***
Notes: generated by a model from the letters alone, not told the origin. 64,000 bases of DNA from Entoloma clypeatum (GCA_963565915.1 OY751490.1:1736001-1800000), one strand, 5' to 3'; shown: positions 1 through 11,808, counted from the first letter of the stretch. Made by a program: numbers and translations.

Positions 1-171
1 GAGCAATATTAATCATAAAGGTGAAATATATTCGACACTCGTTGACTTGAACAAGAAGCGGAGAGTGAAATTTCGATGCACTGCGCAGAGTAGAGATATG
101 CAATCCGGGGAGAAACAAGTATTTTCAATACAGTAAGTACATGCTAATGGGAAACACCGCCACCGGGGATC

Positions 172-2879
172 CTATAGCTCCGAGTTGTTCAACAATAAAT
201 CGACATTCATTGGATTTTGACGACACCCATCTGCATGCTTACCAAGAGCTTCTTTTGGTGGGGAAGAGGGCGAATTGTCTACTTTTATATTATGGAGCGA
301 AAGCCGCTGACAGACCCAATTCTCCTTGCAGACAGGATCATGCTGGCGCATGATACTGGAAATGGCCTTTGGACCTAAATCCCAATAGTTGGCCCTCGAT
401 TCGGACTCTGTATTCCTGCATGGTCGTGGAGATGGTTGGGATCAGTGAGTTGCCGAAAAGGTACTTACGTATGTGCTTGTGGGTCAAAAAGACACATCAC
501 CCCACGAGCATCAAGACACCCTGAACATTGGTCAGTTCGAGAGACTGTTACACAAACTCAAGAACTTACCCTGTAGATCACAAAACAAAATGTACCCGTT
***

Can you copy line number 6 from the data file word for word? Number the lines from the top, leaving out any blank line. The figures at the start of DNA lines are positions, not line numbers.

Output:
172 CTATAGCTCCGAGTTGTTCAACAATAAAT